FuzzyQuery matches terms "close" to a specified base term: you specify an allowed maximum edit distance, and any terms within that edit distance from the base term (and, then, the docs containing those terms) are matched.

The QueryParser syntax is term~ or term~N, where N is the maximum allowed number of edits (for older releases N was a confusing float between 0.0 and 1.0, which translates to an equivalent max edit distance through a tricky formula).

FuzzyQuery is great for matching proper names: I can search for mcandless~1 and it will match mccandless (insert c), mcandles (remove s), mkandless (replace c with k) and a great many other "close" terms. With max edit distance 2 you can have up to 2 insertions, deletions or substitutions. The score for each match is based on the edit distance of that term; so an exact match is scored highest; edit distance 1, lower; etc.

Prior to 4.0, FuzzyQuery took the simple yet horribly costly brute force approach: it visits every single unique term in the index, computes the edit distance for it, and accepts the term (and its documents) if the edit distance is low enough.

**The journey begins**

The long journey began when Robert Muir had the idea of pre-building a Levenshtein Automaton, a deterministic automaton (DFA) that accepts only the terms within edit distance N. Doing this, up front, and then intersecting that automaton with the terms in the index, should give a massive speedup, he reasoned.

At first he built a simple prototype, explicitly unioning the separate DFAs that allow for up to N insertions, deletions and substitutions. But, unfortunately, just building that DFA (let alone then intersecting it with the terms in the index), was too slow.

Fortunately, after some Googling, he discovered a paper, by Klaus Schulz and Stoyan Mihov (now famous among the Lucene/Solr committers!) detailing an efficient algorithm for building the Levenshtein Automaton from a given base term and max edit distance. All he had to do is code it up! It's just software after all. Somehow, he roped Mark Miller, another Lucene/Solr committer, into helping him do this.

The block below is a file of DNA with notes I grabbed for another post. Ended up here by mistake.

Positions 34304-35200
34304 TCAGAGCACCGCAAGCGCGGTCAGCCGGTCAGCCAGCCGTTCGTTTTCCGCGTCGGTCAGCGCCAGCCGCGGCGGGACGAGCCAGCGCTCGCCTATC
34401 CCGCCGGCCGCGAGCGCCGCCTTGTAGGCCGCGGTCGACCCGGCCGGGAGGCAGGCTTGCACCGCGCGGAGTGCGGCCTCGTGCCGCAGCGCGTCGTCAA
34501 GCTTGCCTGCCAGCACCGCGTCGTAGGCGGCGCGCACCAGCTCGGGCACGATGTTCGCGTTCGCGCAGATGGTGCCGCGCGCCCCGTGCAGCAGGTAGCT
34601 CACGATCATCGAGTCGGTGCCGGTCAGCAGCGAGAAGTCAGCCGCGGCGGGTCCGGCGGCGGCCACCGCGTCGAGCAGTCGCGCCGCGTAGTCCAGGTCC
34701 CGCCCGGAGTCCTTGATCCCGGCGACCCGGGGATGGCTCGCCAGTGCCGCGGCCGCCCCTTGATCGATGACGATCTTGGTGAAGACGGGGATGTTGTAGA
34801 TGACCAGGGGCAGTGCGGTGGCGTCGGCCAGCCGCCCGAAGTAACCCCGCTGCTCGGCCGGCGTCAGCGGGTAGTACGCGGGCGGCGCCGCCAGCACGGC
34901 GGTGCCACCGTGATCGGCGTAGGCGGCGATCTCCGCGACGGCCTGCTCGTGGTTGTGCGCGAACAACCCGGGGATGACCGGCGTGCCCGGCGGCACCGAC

Unfortunately, the paper was nearly unintelligible! It's 67 pages, filled with all sorts of equations, Greek symbols, definitions, propositions, lemmas, proofs. It uses scary concepts like Subsumption Triangles, along with beautiful yet still unintelligible diagrams. Really the paper may as well have been written in Latin.

Much coffee and beer was consumed, sometimes simultaneously. Many hours were spent on IRC, staying up all night, with Mark and Robert carrying on long conversations, which none of the rest of us could understand, trying desperately to decode the paper and turn it into Java code. Weeks went by like this and they actually had made some good initial progress, managing to loosely crack the paper to the point where they had a test implementation of the N=1 case, and it seemed to work. But generalizing that to the N=2 case was... daunting.

**The breakthrough**

Then, finally, a breakthrough! Robert found, after even more Googling, an existence proof, in an unexpected place: an open-source package, Moman, under the generous MIT license. The author, Jean-Phillipe Barrette-LaPierre, had somehow, incredibly, magically, quietly, implemented the algorithm from this paper. And this was apparently a random side project for him, unrelated to his day job. So now we knew it was possible (and we all have deep admiration for Jean-Phillipe!).

We decided to simply re-use Moman's implementation to accomplish our goals. But, it turns out, its source code is all Python (my favorite programming language)! And, nearly as hairy as the paper itself. Nevertheless, we pushed on.

Not really understanding the Python code, and also neither the paper, we desperately tried to write our own Python code to tap into the various functions embedded in Moman's code, to auto-generate Java code containing the necessary tables for each max edit distance case (N=1, N=2, etc.). We had to guess what each Python function did, by its name, trying to roughly match this up to the spooky terminology in the paper.

The result was createLevAutomata.py: it auto-generates crazy looking Java code (see Lev2ParametricDescription.java, and scroll to the cryptic packed tables at the bottom), which in turn is used by further Java code to create the Levenshtein automaton per-query. We only generate the N=1 and N=2 cases (the N>=3 cases aren't really practical, at least not yet).

**The last bug...**

Realize, now, what a crazy position we were in. We wrote our own scary Python code, tapping into various functions in the Moman package, to auto-generate unreadable Java code with big tables of numbers, which is then used to generate Levenshtein automata from the base term and N. We went through many iterations with this crazy chain of Python and Java code that we barely understood, slowly iterating to get the bugs out.